Server 2012 and balanced power plan, part deux – processor queue length

Ok in our last installment on Windows Server 2012 R1 and the balanced power plan, we saw core parking. But was that ‘bad’?

I think so. It depends, naturally, on a variety of factors, but generally speaking in server land, we want stuff done quickly, not don’t slower to save power. Generally.

So here’s what this looks like at high performance plan, running a Monero cryptonote mining program on 4 cores. In the image below you can see we have about 142 hashes / second from 4 cores of work. CPU is at about 62% across all cores, pretty evenly I think.



So great. What happens if we flip this to balanced plan?


We just lost 25% of our cores. 2 parked out of 8. Now, you’ll be quick to note, “hey its teh same CPU util, just busier on 6 cores and idle on 2, so who cares?”

Lets dig a little deeper. Looking at System\Processor Queue Length in perfmon:


Ok so we’re bouncing around. Waiting. We have items waiting on a CPU here some of the time. It’s not a lot. But this is a synthetic setup on a VM on a Dell T5500. Not a production server running, say, a stock exchange. So we have a few threads waiting for a core. So what?

Look what happens if we just pop back over to high.14

As soon as I flip to high performance, queue length goes to 0. Because 2 of our 8 cores aren’t parked. And this is in a VM mind you. So there goes the theory that Virtual Machines don’t need a power plan set because they are virtual (I run into this argument from time to time…)

Next installment, we’ll examine the impact to the network stack.

Server 2012 and balanced power plan

Power is something I’ve written about before. I get it. Really I do. I recycle. I like our planet. I want it to be livable for my grand-kids, etc.

But, when work is going to be done on a computer, why you want it to take 2x as long to do the same work, that will end up burning basically the same amount of energy (just less/minute), plus burning my time sitting around waiting on 145 Windows updates to install for hours… is beyond me.

For some troubleshooting I was doing, I needed to validate some things in Windows Server 2012. So I installed it. It took forever. Even on 8 cores, 8GB of RAM, and backed by a solid state drive. Like, an hour to install. And 2 hours to apply 145 updates from Microsoft and it still wasn’t fully done, just the first pass…

So. This is what my system looked like running Windows Update on a Server 2012 (non-R2) vm:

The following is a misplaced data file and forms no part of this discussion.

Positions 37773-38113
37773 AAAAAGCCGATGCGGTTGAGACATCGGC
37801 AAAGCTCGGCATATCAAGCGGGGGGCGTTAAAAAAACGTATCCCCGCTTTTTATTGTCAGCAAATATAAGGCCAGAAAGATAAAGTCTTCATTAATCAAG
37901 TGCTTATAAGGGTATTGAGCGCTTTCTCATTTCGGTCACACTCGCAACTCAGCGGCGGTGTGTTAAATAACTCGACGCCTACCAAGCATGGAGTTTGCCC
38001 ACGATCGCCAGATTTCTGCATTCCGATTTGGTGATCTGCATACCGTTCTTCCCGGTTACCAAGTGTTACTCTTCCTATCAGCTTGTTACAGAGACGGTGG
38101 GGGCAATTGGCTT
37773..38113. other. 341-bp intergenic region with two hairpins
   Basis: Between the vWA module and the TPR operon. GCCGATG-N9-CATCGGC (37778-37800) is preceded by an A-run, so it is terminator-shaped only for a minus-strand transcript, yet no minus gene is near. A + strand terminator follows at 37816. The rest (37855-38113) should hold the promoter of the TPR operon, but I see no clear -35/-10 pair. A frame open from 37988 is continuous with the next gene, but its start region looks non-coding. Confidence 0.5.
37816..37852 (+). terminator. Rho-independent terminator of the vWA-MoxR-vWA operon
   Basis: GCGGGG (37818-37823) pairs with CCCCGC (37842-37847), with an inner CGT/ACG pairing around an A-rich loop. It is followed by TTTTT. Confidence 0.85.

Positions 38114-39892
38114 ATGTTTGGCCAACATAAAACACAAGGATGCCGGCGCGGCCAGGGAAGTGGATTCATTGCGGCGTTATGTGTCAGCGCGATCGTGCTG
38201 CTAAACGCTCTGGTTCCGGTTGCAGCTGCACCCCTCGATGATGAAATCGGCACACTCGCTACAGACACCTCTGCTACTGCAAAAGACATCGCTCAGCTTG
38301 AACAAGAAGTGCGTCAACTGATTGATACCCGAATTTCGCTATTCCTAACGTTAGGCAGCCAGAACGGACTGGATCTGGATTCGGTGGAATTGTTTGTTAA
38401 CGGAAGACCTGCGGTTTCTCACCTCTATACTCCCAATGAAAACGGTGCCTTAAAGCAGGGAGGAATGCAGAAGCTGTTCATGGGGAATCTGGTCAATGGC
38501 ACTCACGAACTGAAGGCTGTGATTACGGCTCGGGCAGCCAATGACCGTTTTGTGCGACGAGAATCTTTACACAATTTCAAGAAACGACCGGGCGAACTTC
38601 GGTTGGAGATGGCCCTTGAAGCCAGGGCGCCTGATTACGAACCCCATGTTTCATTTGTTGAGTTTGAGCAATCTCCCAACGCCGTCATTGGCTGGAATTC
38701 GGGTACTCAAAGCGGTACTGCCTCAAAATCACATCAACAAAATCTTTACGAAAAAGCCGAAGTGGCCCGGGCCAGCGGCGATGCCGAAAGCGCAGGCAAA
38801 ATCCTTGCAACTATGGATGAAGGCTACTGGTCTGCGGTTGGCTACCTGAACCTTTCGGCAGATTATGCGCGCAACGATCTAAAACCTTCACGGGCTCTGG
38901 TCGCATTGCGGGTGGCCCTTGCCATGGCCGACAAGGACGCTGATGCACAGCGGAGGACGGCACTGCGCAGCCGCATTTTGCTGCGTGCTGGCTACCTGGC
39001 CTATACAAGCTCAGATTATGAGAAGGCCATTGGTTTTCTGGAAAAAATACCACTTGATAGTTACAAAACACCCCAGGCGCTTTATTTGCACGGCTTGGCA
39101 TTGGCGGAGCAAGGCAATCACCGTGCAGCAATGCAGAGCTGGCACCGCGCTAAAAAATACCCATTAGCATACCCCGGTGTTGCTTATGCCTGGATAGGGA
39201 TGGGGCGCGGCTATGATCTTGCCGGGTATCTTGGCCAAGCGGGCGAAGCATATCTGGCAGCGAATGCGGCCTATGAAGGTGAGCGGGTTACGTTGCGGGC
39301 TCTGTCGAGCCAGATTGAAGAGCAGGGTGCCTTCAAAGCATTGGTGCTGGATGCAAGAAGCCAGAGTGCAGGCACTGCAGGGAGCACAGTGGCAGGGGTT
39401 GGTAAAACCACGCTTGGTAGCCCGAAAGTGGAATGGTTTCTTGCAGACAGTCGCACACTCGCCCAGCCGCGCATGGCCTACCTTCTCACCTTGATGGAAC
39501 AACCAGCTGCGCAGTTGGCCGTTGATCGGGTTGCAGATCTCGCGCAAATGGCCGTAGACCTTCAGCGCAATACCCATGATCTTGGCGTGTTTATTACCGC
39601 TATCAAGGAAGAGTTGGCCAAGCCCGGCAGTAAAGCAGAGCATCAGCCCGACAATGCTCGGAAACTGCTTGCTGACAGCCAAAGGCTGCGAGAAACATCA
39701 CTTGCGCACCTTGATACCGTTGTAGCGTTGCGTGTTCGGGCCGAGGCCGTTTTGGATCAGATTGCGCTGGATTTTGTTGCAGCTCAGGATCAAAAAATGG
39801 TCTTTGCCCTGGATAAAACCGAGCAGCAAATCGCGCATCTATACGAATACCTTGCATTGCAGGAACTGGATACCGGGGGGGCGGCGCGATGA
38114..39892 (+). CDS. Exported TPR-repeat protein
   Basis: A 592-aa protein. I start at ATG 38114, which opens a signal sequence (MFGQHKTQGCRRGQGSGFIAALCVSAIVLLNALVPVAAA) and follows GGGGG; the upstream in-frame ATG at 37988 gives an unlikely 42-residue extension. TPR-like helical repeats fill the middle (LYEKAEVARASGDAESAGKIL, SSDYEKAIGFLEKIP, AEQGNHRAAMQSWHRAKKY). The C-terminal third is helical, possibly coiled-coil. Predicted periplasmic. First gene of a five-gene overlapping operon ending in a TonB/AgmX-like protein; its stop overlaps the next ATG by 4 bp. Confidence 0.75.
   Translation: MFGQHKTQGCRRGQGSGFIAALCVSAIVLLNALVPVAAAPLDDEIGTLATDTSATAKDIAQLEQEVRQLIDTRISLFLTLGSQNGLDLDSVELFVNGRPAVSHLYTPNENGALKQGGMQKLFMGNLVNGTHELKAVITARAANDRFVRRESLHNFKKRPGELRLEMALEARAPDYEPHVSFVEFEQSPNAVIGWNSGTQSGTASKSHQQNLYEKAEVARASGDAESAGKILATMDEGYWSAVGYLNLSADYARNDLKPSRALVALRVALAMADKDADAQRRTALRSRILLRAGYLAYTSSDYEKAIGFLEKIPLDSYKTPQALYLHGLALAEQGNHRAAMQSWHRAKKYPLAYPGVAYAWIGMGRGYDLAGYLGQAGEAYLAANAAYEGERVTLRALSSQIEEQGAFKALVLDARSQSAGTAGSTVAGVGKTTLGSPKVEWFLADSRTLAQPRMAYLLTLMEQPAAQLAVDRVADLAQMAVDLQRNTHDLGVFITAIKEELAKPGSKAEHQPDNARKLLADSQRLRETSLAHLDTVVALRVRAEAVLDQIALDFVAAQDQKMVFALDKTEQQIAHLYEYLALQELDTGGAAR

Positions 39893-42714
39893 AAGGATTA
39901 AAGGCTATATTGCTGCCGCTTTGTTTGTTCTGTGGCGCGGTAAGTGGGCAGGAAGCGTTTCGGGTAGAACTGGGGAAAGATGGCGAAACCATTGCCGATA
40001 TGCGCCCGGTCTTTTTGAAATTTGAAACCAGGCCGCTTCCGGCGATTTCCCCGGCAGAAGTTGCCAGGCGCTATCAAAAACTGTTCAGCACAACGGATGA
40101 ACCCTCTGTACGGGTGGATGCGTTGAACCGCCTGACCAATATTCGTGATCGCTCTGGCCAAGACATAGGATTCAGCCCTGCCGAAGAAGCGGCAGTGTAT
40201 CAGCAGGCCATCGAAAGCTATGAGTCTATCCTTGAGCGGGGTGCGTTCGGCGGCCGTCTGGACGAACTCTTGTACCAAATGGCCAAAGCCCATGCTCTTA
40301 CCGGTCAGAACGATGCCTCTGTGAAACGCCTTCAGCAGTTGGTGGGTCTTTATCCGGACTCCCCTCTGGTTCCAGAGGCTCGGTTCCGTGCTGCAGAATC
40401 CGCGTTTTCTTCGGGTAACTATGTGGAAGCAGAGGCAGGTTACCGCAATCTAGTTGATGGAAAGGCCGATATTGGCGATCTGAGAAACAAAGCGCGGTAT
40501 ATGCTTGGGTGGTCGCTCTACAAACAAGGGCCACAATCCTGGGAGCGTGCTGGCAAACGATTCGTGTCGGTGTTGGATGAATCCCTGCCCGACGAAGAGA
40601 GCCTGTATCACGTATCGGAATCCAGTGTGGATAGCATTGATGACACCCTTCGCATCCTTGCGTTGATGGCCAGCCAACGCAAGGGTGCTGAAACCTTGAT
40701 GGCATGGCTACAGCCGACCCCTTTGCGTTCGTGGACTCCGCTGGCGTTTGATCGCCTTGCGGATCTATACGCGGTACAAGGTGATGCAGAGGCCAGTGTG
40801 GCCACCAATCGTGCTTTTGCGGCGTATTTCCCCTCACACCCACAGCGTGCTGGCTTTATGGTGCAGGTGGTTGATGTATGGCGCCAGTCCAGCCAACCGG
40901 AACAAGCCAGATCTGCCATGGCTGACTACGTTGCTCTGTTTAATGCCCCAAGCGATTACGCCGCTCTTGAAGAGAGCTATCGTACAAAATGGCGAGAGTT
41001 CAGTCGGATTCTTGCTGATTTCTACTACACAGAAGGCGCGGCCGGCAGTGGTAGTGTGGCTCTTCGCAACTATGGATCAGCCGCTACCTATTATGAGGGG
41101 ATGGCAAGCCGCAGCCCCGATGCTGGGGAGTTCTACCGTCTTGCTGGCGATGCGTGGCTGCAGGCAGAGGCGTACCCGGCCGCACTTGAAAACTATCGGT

So, CPU 3 is parked. I don’t care much for core parking. Especially not in older OSes on older hardware. Also see how cores 0/1/2 are busy, really busy, and 3/4/5/6/7 are all parked/quiet? Is that good? Why did I allocate 8 cores to this box? Because I want it to get stuff done faster. Not to save power with core parking.

What’s the big deal, you may ask… Here’s the big deal:

Slow Performance on Windows Server when using the “Balanced” Power Plan

But dude, you’ll say, chill out. No. Here’s why:

Hosts Become Unresponsive with XenServer on Nehalem and Westmere CPUs

I quote:

“In addition to the total system lockups, C-states have been linked to a number of less severe issues, such as erratic network performance, resets on storage adapters, random crashed processes, and the overall system performance.”

BIOS to high perf, power plan to high perf, C-states off.

It occurs to me a WU snap in time of what perf looks like isn’t an empirical test, especially for the incredulous reader. So I’ll show you what I mean with a Monero CPU miner shortly…

Part II

Quick and Dirty – Collect an ETW shutdown trace on Windows 7.

Let’s say you need to collect a trace of the shutdown of a Windows 7 box. Or 8, or 10. Whatever.

Maybe it takes forever, hangs up, et etc.

Jeff to the rescue;

For Windows 7, or Window 8.x, download the WADK for 8.1 update. You’re going to say, “but dude, this is for Windows 7”. The dude abides, for reasons I can’t go into, use the 8.1 update ADK please for a Windows 7 trace. Capiche?

Ok. So, Download here

That downloads adksetup.exe. Run it. It’s a web installer, we are going to opt-out of almost all of it; when you get to the below screen, make it look like so:


And then click Install. You’re going to want to know, what do all these do? Later, padwan learner, we’ll get to that sometime in the future.

For now, focus on the present. I know master Yoda says to be mindful of the future, but not at the cost of the now.

Anyway, when it is done, run WPRUI;

On Windows 7, you’ll likely be prompted to disable paging executive. Do it and reboot. This tells Kernel “YO! Keep all those stacks in RAM and don’t outpage them with yo bad self”.

Then rerun WPRUI if you had to reboot. Make the checkboxes look so;


Arrows are where you need to change something. Then hit “start” and reboot.

After you power back up, you’ll find a trace in your appdata by default.

View with WPA (Windows Performace Advisor).